Richard Hawley – Further

Firstly, I should apologise to readers and indeed Richard Hawley for not getting this review out earlier. There is good reason though, Further is like a fine wine, worth savouring and not revealing it‘s secrets instantly. The more time I have spent with this album, my love for it has increased as words buried their way into my heart and the tunes began to resurface so often that I was running back to my stream to re-experience the magic. 

Richard Hawley used to be in my musical lexicon due to his stellar work with Longpigs, one of the brilliant sons of Britpop who like Babybird did not seem to belong in the Knee’s Up Mother Brown celebrations of the time. Later working with Manic Street Preachers on perhaps their most melancholic record (and let‘s face it, there are plenty) Rewind The Film put him centre stage and sent me back to his solo material that I had perhaps not given enough time to before.

When I think of Hawley, I am reminded of the classic torch singer, Scott Walker, Jacques Brel, Anthony Reynolds, Burt Bacharach. Like these icons, listening to many of the songs here you would be unlikely to think “2019!” when playing it, this is some timeless crooner goodness, never in vogue but also never out of the minds and hearts of those who know. Off My Mind, the opening salvo here might not be what you expect from Hawley, instead of a rainy night song, trust me, there are plenty of them to come, this is an open top car speeding down the American highway in the eighties tune. You can imagine it popping up in an Emilio Estevez film, just when he expresses his love to the girl and then gets shot down. It is still a yearning heartfelt beast, despite the trojan horse sound that could bring it to a much larger audience. This is Hawley‘s skill, he is not just leaning to the classics, he is communicating to everyone who ever loved and lost, or everyone who loved and got no response – ‘Can’t get you off of my mind, no matter how hard I try’, universal, that is what this brilliant opener is, universal.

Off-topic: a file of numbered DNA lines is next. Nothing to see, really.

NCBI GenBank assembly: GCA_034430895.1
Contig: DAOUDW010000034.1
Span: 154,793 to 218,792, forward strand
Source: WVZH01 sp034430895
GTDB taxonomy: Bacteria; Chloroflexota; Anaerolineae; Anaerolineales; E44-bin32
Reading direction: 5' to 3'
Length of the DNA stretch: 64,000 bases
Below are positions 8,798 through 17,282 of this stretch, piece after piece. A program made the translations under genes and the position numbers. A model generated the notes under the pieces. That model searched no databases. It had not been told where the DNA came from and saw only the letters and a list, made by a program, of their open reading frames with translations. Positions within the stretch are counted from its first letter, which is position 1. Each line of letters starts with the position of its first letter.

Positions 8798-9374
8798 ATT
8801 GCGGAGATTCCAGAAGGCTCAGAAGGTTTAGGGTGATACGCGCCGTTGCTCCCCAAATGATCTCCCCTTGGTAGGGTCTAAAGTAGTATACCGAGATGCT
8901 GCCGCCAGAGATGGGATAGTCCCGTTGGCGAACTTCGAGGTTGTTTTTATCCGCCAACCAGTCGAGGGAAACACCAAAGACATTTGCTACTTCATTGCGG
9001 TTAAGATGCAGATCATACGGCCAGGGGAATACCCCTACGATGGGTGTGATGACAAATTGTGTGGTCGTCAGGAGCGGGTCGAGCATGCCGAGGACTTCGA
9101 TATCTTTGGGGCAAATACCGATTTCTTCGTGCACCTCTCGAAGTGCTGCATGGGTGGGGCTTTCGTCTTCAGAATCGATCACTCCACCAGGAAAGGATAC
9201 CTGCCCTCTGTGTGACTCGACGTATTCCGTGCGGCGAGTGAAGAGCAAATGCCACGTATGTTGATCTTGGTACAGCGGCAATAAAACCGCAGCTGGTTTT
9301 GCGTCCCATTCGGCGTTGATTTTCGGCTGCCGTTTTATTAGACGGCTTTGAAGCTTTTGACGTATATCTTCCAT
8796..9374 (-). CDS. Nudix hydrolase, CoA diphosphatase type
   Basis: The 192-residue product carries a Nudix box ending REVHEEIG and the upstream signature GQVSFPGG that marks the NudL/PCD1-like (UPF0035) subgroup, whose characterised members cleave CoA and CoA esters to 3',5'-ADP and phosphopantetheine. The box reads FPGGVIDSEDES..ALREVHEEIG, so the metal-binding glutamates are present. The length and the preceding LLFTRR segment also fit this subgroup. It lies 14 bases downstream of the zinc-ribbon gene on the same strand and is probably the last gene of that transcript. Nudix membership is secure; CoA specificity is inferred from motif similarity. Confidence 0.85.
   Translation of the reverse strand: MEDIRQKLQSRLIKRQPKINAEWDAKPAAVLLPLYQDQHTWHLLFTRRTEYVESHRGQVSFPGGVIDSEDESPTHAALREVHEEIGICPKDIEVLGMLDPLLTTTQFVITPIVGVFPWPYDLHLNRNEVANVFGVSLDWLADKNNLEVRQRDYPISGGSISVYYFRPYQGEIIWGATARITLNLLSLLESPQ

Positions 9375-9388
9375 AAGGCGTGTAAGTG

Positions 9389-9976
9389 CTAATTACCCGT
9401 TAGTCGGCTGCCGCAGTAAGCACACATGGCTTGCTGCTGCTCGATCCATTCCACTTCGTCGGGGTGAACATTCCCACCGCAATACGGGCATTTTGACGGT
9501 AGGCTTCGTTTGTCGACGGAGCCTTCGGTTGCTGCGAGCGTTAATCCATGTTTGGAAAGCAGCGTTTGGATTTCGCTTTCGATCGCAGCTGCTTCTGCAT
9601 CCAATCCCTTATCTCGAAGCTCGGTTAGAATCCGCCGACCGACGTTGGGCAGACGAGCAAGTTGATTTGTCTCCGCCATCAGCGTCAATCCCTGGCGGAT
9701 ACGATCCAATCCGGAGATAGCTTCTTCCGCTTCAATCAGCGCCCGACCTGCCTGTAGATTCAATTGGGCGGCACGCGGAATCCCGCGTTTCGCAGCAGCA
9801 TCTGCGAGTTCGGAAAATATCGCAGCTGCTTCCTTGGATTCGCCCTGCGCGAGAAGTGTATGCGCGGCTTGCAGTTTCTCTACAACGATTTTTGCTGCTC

Those having problems listening to Morrissey now following his recent strange proclamations could do worse than Alone, which could have been at home on Viva Hate, an orchestral belter, ‘It makes me feel so alone and unreal‘, raise your hand if you understand? All hands raise. Brilliant. Further is another highlight, a beautiful fifties shuffle, if music can be truly widescreen then this is it, the lyric whispers ‘A silence is falling‘ whilst the sonics soar. A definite mixtape addition in the coming months, if I have not just aged myself by not saying Playlist.

Classic songs deserve classic actions after all. If you are looking for the most heartbreaking tune here then Emilina Says is your go-to. It is an absolutely devastating tale of lost love that will hit a nerve with everyone, there is that universal element again. ‘Emilina’s got somebody else on her mind‘, simple, crushing, I‘m just glad he used such a rare name so I‘m not texting it to an Ex RIGHT NOW, sorry not texting, that is not the Hawley way, writing a letter, yes, that is more this album’s style. And it has style up the proverbial ying-yang. Is There A Pill is the perfect rock sorbet to follow the drama, lyrically it is as down as the previous songs but sonically we are in Arctic Monkeys / Josh Homme territory that also has an A Design For Life orchestral motif which lifts you to the heavens whilst proclaiming ‘Is there a pill I can take to never feel this strange again?’. Astounding.

Closer Doors is a beautiful Roy Orbison torch song, with the light shining long after the music has ended. All it does is make you want to lift the needle and flip the record back to the start. Or press PLAY again, if we are back in 2019. It is funny how journalism works some times, if I had written this review a few weeks back, it might have been a three star drudge, but this perhaps should remind you that music is art and all art deserves a chance to grow, to pull you in, to make you feel and make you love and now I goddamn love Further and suggest you go and grab yourself a copy right this minute to hear just what can be done in music with a knowledge of the past but no fear of the future, I love it, give it a go.

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